Vectren Energy is seeking to raise rates for its natural gas customers across Indiana to pay for improvements in its pipelines and other infrastructure.
Vectren has asked the Indiana Utility Regulatory Commission for permission to charge customers as much as $9 to $14 more per month, increases that would be phased in over seven years starting in 2015.
The higher rates are not scheduled to expire; they would become part of Vectren's base rates.
"Each year, we consistently invest in our gas infrastructure to ensure we maintain a safe, reliable system," said Carl Chapman, the company's chairman and president. "Over the next decade, this labor-intensive work will increase as federal regulations raise safety standards even higher ensuring the Hoosier state's gas industry continues its excellent safety track record."
The projects are broken down into Vectren's two, separate gas systems: Vectren North, which encompasses 570,000 customers in Central and Southeast Indiana, and Vectren South, which serves 110,000 customers in Southwest Indiana.
If regulators approve Vectren's plans, customers in the north territory would pay roughly $1 more per month starting in 2015, an amount that would increase over seven years until it reached about $8 to $9 more per month, said Chase Kelley, a spokeswoman for the company. Currently, the average customer pays about $750 a year for gas.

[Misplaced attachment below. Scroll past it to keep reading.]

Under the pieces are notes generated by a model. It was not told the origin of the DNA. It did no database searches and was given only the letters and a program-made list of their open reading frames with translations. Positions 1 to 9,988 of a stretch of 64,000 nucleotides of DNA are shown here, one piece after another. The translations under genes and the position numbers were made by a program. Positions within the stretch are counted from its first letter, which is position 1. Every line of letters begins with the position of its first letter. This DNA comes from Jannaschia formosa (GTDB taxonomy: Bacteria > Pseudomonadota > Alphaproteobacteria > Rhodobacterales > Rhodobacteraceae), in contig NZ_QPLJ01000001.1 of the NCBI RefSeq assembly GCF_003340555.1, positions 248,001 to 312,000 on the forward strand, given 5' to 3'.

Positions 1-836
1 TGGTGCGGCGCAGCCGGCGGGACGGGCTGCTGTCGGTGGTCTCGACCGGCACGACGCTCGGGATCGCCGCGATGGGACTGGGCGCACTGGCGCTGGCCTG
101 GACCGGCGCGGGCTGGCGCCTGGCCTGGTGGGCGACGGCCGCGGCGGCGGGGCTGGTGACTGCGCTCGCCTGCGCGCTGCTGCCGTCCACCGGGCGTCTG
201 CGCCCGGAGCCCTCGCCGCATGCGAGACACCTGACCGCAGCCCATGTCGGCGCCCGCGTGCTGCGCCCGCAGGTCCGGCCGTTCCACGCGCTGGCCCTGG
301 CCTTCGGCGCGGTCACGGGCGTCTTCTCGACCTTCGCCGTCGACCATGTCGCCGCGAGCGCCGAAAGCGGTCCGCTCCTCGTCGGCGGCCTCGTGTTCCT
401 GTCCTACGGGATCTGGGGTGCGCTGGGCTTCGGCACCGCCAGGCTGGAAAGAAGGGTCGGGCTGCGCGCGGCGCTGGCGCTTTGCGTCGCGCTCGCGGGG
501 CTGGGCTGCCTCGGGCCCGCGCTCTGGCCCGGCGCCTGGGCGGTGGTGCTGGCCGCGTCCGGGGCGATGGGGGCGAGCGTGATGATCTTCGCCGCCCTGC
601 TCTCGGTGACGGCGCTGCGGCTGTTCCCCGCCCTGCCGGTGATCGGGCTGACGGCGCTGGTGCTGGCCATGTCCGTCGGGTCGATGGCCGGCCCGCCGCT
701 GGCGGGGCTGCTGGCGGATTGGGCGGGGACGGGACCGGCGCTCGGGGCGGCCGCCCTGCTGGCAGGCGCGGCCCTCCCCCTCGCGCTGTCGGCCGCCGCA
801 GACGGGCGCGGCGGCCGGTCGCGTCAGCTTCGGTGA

The company will use the revenue to make $650 million in upgrades to parts of its 13,000-mile network of distribution mains and transmission pipelines that serve 48 counties. The work will primarily consist of replacing 800 miles of bare steel and cast iron distribution mains with new mains, most of which will be plastic, as well as inspecting and upgrading Vectren's transmission pipelines.
Customers in the south territory would pay $1 to $1.50 more per month for natural gas service in 2015. That would slowly increase to $13 to $14 more per month by 2022. Currently, the average customer in the south territory pays about $570 a year for gas service.
Kelley said the proposed rate increase is higher in Vectren South because the customer base is smaller and the company's pipeline replacement efforts are not as far along in that territory.
The revenue would be used to make $215 million in upgrades over seven years to the territory's 3,200-mile network of distribution mains and transmission pipelines that serve nine. The work will primarily consist of replacing 300 miles of bare steel and cast iron distribution mains with new mains, most of which will be plastic, as well as inspecting and upgrading Vectren's transmission pipelines.
The proposal does not impact electricity rates in the Vectren South territory.
Vectern officials said customer bills throughout its systems should remain lower than they were just five years ago, even with the rate hikes. That's because the price Vectren pays to buy natural gas has dropped significantly.
"While these infrastructure enhancements are vital to meeting federal requirements and ensuring the safety of our system, affordability of our gas service remains top of mind," Chapman said in a statement. "Natural gas bills sit at decade-lows thanks to low, stable natural gas prices. As these investments continue, we will always strive for a safe and reliable system with a focus on customers' bills."
The Indiana Utility Regulatory Commission has authority to approve the rate requests, deny it or order changes to the plan.
Lesley Weidenbener is executive director of TheStatehouseFile.com, a news service powered by Franklin College journalism students and faculty.